In a world of selfies and botox you’d be forgiven to thinking that all anyone cares about these days is appearance. But you’d be wrong. Your website and adverts can look stunning, but if your copy doesn’t speak to your target audience in their language and doesn’t engage them, it was a wasted investment in design.
But how can you go about creating a brand for your business? You may think you already have one – you’ve got a logo and brand font after all haven’t you? But a brand is so much more than that. Wikipedia says…
“A brand is a set of marketing and communication methods that help to distinguish a company from competitors and create a lasting impression in the minds of customers.”
It’s about what you look like, sure, but it’s also about who you are as a business, what you stand for, how you talk to your audience (both in terms of tone of voice and channels selected) and what you say that create loyalty and customer engagement.
OK, so now you know you need a personality but how do you create one? Fret not, take a look at the three steps to creating a brand personality below to get the juices flowing…
Get to know your Ideal Customer
Don’t just categorise your customer by their age group, gender or interests, instead refine them down to a single persona – your Ideal Customer. Then really get to know them as you would a friend. Only then will you be able to understand and predict their behaviour and talk to them in the right way. You may find you have more than one distinct persona you’re marketing to – if so, just repeat the same exercise and target your communications to these personas accordingly.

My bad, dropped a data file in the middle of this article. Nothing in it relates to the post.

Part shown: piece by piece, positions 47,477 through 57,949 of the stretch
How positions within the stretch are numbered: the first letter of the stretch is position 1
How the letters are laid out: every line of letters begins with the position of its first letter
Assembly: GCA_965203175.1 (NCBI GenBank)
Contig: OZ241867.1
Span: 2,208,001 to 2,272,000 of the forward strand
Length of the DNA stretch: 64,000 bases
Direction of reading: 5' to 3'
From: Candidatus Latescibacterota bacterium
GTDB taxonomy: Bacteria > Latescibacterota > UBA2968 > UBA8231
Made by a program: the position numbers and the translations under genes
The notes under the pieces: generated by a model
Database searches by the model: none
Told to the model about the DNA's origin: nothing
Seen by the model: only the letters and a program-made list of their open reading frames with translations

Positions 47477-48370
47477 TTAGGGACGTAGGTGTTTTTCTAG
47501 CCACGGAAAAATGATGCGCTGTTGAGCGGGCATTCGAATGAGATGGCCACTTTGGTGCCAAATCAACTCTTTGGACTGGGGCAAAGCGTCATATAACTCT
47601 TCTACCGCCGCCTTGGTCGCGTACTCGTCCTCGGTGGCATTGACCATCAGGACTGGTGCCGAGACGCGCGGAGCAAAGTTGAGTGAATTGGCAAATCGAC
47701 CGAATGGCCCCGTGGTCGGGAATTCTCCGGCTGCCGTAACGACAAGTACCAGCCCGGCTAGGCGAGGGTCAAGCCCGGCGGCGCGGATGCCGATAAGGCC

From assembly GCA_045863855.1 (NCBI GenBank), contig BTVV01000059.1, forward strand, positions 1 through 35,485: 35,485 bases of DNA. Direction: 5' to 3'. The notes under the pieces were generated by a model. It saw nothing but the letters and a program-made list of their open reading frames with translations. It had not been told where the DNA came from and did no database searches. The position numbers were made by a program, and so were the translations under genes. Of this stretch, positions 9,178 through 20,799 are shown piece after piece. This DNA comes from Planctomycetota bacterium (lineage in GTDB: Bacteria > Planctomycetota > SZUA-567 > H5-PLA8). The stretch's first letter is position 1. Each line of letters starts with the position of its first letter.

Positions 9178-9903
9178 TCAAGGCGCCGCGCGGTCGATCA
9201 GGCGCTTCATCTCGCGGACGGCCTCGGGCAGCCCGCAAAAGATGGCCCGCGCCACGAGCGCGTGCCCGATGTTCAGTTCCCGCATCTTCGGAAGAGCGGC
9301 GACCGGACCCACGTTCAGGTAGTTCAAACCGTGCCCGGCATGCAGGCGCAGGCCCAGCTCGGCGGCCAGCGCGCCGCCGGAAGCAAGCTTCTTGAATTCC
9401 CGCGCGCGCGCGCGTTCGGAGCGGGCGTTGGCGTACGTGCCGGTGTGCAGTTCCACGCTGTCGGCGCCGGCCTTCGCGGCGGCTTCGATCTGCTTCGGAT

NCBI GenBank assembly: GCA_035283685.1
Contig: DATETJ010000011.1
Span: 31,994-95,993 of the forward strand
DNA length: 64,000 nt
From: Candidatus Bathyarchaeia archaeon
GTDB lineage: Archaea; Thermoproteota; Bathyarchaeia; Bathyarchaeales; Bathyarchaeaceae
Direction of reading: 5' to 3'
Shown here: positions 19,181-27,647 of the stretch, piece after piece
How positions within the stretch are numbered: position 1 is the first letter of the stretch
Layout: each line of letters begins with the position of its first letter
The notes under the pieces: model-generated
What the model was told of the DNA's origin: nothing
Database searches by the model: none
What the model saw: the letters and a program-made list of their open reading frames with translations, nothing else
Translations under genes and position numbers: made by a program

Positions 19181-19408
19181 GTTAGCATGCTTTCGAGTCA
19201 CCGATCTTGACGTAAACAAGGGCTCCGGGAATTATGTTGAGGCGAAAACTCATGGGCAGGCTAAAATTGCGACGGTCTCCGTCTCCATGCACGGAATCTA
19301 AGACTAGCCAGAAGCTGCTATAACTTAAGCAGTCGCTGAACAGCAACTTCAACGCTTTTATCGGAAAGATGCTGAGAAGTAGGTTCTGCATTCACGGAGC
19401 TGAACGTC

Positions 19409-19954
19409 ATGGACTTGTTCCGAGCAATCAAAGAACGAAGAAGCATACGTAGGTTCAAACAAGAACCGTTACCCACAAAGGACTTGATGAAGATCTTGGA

Tap into your quirks
What makes you, you? With small businesses it’s often your personality that keeps your customers coming back for more as you have the chance to develop a real connection. So, get acquainted with your quirks, bottle your essence and put it into everything you do.
Create a tone of voice
The outcomes of step one and two will help you to figure out what your brand’s tone of voice should be. So, for instance, if your Ideal Customer is a 25-year-old gamer called Chris your tone of voice should be informal but factual and straight to the point. If you like making people laugh, try and bring your sense of humour to what you write but bear in mind who will be reading it and tailor it accordingly.
The main thing to remember when applying your brand’s personality is consistency. At every touchpoint and across every channel your tone of voice should remain the same, so make sure it’s something you’re comfortable with and can stick to before you start using it.
Before you get stuck into creating your marketing materials, make sure you’ve got your brand’s personality down. Know it, live it, breathe it. And if you’re struggling, get in touch and I can help you tell your story.